Tuesday, July 19, 2016

Meet Luccia Gray - Historical Fiction Author Extraordinaire!






Luccia Gray is a very talented author and I'm so glad to have crossed paths with her.  I was so excited when I asked her for an interview, and she graciously accepted! 
So here is a little bit about her and I know that after reading this, you'll have your finger ready to #OneClick every one of her books on Amazon!


JENNIFER: I’ve just started reading All Hallows at Eyre Hall and it brings back so many memories of Jane Eyre. I devoured it and books such as Wuthering Heights and Mistress of Mellyn as a young reader. Tell me what got your writing pen inked up to write historical fiction and what made you decide to take Jane Eyre one step further?
**SIDE NOTE** I'm in love with this book....I read text to speech on my Kindle during my commute to and from work and I gotta tell you that I've been taking the long way home. Can't wait to finish and start on the next one.

LUCCIA: Thank you, Jennifer. Yes, I also enjoyed (and still do!) gothic fiction, the Brontes, Victoria Holt and Daphne du Maurier are some of my favorites.
The first time I read Jane Eyre I was about fourteen. I was impressed by Jane’s character and resilience, and I became enthralled by the gothic romance that Charlotte Bronte had woven. However, it wasn’t until about twenty-five years later, when I read the prequel, Wide Sargasso Sea (1966), by Jean Rhys, which is Bertha’s story from her childhood to her suicide, that I was able to reread and reinterpret Jane Eyre. Both narratives merged in my mind and I realized that Jane Eyre’s story was unfinished, because Bertha needed to be reinstated, Rochester exposed, and I wanted to show Jane’s potential as a mature woman (she was only 19 when she married Mr. Rochester).

JENNIFER: Jane Eyre is a sensitive yet strong and incredible woman. Which of her attributes do you identify with?

LUCCIA: Many authors end up writing about themselves and their lives, and that’s fine, but it’s not something I wanted to do myself, at least not consciously.
I purposefully chose a heroine who is very different to me, in every possible way. A short, thin young orphan, who tames and marries an infuriating and selfish, rich man, inherits a fortune and lives happily ever after in a country house in Victorian England, is nothing like my life!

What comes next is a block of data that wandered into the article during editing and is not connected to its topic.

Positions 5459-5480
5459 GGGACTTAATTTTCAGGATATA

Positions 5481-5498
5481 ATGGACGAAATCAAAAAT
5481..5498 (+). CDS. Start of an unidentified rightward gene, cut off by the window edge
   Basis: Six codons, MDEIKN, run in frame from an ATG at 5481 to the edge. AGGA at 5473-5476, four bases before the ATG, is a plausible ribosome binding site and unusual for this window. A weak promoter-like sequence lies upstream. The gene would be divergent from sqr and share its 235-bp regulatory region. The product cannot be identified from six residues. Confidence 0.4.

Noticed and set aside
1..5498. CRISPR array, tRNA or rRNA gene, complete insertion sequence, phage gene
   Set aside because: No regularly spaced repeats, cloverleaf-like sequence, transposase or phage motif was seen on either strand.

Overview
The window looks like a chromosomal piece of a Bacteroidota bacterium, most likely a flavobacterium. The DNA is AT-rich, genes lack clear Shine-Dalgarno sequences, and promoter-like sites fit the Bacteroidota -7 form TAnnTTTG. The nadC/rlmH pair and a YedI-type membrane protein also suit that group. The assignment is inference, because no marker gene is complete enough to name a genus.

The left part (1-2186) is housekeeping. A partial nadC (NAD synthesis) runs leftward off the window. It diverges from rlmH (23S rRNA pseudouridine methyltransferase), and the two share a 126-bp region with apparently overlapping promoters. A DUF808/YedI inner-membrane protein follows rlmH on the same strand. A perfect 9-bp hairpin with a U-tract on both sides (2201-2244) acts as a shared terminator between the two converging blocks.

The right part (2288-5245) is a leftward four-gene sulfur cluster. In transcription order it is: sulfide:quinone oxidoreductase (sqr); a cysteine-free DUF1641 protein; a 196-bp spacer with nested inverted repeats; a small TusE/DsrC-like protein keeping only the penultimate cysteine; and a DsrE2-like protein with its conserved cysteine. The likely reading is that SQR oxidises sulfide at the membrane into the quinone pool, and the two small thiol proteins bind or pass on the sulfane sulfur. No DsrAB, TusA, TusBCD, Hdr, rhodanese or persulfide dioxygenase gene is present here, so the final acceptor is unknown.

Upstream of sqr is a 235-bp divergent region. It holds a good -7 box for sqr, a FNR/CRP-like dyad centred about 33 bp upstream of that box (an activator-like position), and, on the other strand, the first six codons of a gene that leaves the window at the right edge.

However, regarding her attributes, I suppose I can relate. I’m hard-working, tenacious, and fiercely independent, like Jane. I also share with her the desire to be a decent and honest person.
That’s why, I’m sure Jane wouldn’t have become a wallflower, or an idle lady of leisure, submitting to Rochester’s every whim for the rest of her life.
I’ve envisioned a mature Jane, who is involved in social work, writes novels, and is a capable and caring manager of the Rochester estate, while her husband is on his deathbed, after twenty years of marriage.  

JENNIFER: From your bio on Amazon, it looks like you’ve done quite a bit of traveling and see that you now live in Spain. Have your travels influenced your writing? If so….how?

LUCCIA: I was born and brought up in London, but I moved to Spain when I married my Spanish husband many years ago. I’ve visited most European countries and the United States on several occasions.
I love travelling, but I don’t think travelling has influenced my writing as much as reading has. I believe I am able to write reasonably well because I read voraciously from childhood, and still do.

JENNIFER: Do you feel that as a writer you’ve improved with each book?

LUCCIA: I like to think my writing has improved by becoming more efficient, by this I mean that I’m able to convey meaning and be more effective with less effort and more concise prose. Writing will always be hard, as Thomas Mann said, ‘A writer is someone for whom writing is more difficult than it is for other people,’ but I’m enjoying it more every day.

JENNIFER: Which of The Eyre Hall trilogy is your favorite?

LUCCIA: Twelfth Night at Eyre Hall is my favorite.
I feel a bit guilty of answering without hesitation. It is like choosing your favorite child and betraying the others! So I feel obliged to explain my answer.